Gwen, you're assuming cacao particle content remains constant when it doesn't. Normally fat does carry flavor but in the case of chocolate, when you add cocoa butter to a recipe, you need to remove cacao solids or sugar to compensate. So, you decrease the cacao solids as a result, which reduces the overall intensity of the chocolate's flavor. Hope that clarifies things a bit :)
Gwen, I think you misunderstood me. I wasn't implying that the weight of certain types of sugars is important but rather how much of the bar's weight is comprised of sugar, especially in relation to cocoa butter and cacao particles (which, again, is irrespective of type of sugar; a ton of feathers is the same weight as a ton of bricks).
I think that sugar is the perfect medium to increase WEIGHT without increasing volume.

When you make sugar syrup and add sugar to the water, the water level hardly rises. With meringues you are gaining volume by beating in air.
Gwen, unless you're suggesting that you can compress a given amount of sugar and incorporate the mass into chocolate liquor so as to make more room for cocoa solids (butter and particles), then what you really get is more chocolate to be packaged and sold. You get heavier mass, in other words, and I'm not certain how the sugar would interact with the cocoa solids but from what I've seen, chocolate makers don't make a big science out of it. They just add sugar and incorporate.

A Cluizel bar containing 60% cocoa butter? That seems unlikely; not even Hachez has that much. I have a bar of Cluizel's Tamarina 70% here and it includes a nutrition label printed (not adhered) on the box. The bar, according to my calculations, is 42.5% fat (17g of fat per 40g of chocolate), so combined with the 30% sugar, we get a remaining ~30% in cocoa particles.

I'm not sure I understand what you mean by increasing the volume of a chocolate bar. Is this similar to increasing volume in a meringue? Are you implying you make the chocolate mass fluffier, more airy?
No, I meant sugar by itself doesn't add volume.

Try it for yourself: Fill a measuring cup 3/4 full of water and start dumping sugar in. You can put more sugar than the amount of water in. No heat required, no evaporation loss. I can beat butter with a whisk and gain incredible amounts of volume without adding anything, (a'la "light" or "Diet" butter...) same for eggwhites--as in hot savoury souffles. (although I need sugar for stability in meringues and cold applications) Cotton candy is spun through a tiny orifice at high speeds, it's the gaps and spaces inbetween the tiny spun threads that account for the volume. (this principle is used for fiberglass insulation--it's the air trapped between the spun glass that provide the r-value or insulation, not the spun glass)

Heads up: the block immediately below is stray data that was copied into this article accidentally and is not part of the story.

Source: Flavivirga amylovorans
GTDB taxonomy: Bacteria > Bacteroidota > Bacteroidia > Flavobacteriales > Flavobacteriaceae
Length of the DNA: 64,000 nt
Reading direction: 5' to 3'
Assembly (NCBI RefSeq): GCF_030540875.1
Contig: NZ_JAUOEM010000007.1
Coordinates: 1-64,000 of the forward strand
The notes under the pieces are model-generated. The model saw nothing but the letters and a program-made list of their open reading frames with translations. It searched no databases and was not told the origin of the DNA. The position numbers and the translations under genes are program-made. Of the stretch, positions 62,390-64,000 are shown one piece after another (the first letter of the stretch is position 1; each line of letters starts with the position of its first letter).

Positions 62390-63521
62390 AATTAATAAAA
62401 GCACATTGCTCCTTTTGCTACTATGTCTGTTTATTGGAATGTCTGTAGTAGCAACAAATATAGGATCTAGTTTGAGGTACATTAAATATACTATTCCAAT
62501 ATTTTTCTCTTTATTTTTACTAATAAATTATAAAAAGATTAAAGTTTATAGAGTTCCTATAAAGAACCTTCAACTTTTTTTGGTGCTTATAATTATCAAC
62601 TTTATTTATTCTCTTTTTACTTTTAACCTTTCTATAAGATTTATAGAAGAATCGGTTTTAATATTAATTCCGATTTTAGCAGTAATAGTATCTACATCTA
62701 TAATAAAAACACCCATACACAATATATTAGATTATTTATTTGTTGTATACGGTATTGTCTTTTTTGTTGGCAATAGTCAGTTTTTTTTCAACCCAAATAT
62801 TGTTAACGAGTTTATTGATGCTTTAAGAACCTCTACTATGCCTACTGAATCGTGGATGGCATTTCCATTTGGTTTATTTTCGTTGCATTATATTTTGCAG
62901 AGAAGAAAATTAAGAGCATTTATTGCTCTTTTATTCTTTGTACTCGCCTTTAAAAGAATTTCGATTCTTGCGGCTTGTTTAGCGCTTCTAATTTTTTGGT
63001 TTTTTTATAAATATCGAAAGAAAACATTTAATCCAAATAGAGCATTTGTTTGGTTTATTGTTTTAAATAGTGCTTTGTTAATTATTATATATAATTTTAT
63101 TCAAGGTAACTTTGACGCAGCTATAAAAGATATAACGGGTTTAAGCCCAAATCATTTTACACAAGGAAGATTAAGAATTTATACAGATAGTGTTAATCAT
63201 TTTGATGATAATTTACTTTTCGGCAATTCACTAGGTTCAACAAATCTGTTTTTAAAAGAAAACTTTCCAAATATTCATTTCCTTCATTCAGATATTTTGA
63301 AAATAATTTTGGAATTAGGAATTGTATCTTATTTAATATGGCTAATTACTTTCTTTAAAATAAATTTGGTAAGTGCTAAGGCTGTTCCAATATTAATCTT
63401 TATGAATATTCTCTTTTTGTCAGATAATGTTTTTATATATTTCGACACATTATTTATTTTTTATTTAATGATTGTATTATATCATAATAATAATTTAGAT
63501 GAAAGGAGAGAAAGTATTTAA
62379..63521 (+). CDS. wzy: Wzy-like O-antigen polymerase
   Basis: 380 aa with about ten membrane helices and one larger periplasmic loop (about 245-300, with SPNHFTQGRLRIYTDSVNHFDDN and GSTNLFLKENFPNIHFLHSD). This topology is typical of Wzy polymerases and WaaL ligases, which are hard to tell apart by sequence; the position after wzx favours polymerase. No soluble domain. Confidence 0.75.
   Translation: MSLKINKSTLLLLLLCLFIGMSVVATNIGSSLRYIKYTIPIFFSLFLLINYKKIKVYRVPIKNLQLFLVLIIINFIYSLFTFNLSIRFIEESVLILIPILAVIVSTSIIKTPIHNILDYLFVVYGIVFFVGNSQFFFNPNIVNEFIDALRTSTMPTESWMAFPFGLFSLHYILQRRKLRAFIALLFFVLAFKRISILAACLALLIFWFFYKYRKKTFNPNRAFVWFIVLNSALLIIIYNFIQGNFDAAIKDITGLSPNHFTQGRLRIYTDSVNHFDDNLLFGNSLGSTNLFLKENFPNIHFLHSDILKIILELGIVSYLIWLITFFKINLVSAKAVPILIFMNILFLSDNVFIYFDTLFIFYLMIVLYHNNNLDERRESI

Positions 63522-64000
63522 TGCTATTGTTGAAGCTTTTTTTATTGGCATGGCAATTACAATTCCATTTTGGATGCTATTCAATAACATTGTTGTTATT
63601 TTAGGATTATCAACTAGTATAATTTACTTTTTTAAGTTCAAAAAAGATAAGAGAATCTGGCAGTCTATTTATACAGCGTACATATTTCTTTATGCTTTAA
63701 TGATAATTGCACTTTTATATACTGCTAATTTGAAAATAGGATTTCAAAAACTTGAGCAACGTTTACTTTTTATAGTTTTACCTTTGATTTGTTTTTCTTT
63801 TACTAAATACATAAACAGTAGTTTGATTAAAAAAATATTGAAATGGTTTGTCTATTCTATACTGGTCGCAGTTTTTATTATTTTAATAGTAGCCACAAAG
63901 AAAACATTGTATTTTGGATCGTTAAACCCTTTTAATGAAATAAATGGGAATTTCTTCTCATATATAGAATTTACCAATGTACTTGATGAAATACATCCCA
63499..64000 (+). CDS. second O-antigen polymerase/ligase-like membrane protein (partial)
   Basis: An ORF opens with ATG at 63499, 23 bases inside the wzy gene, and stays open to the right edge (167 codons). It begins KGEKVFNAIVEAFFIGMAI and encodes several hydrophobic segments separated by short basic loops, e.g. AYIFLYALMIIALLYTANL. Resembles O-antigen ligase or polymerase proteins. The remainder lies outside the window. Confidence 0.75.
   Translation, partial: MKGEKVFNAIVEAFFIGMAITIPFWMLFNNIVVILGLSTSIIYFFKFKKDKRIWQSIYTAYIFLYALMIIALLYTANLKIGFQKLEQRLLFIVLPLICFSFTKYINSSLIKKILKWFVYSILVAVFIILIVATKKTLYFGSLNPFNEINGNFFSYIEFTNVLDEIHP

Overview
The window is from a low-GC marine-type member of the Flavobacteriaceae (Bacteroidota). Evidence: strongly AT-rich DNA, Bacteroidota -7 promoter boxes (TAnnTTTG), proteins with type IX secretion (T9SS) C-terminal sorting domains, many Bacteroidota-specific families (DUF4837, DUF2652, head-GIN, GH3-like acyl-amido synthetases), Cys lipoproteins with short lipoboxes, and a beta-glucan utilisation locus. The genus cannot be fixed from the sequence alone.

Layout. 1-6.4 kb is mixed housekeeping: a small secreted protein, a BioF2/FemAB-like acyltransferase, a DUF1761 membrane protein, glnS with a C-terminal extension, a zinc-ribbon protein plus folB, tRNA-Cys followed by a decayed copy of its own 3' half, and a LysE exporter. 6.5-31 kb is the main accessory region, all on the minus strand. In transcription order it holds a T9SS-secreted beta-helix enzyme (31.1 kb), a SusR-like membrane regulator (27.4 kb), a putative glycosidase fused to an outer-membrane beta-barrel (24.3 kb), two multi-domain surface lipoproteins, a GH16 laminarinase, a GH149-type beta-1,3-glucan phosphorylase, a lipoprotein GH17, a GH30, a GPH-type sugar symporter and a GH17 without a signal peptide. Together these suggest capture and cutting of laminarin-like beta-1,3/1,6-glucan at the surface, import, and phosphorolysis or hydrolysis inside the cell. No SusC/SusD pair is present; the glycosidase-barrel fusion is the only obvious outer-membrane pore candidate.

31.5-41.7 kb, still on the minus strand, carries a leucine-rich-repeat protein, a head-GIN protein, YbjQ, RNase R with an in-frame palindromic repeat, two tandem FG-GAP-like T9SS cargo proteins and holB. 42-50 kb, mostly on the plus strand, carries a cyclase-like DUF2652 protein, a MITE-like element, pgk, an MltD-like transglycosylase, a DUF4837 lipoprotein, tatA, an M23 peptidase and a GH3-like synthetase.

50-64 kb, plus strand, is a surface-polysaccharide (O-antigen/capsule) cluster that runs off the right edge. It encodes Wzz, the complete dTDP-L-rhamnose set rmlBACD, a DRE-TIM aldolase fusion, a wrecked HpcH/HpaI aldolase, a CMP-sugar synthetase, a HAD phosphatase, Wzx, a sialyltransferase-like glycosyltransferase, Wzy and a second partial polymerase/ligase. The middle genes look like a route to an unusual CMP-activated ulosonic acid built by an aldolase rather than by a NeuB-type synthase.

Sugar by itself doesn't add volume.

What percentage of sugar does Cluizel use in his products? I must confess, I've never tried his stuff yet, there are enough places to buy it around here though.

Sugar is cheaper than chocolate, which is why the "cheaper" mnfctrs dump the stuff, up to 60% of sugar, in the cheap chocolate. The "good" mnfctrs only add enough to tame the flavour.

Heck, old Hershey himself had a sugar plantation in Cuba just to support his factory, even had a little minature train to transport the sugar to port. Apparantly the train still exists and runs daily....
No, I don't think sugar is key to combining and maintaining the quality of cocoa butter and solids. I have sampled some very fine couvetures with 70%, 80% and 90% cocoa content, and while very intense and powerfull, the mouthfeel/texture is smooooth. IMHO the texture and suaveness of couveture is from the skill in conching, not from sugar.

"Displacement" theory or not, if I make a sugar syrup starting with one liter of water and two kgs of sugar, boil it all I want, I'll still end up with one liter of syrup. No volume is ever gained.

I don't know of any sugar confection that gains volume once the "molecules and crystalline structure starts to mutate". Could you please furnish some examples?

I, too, love my job, and make caramel on a weekly basis, but it's never gained volume on me....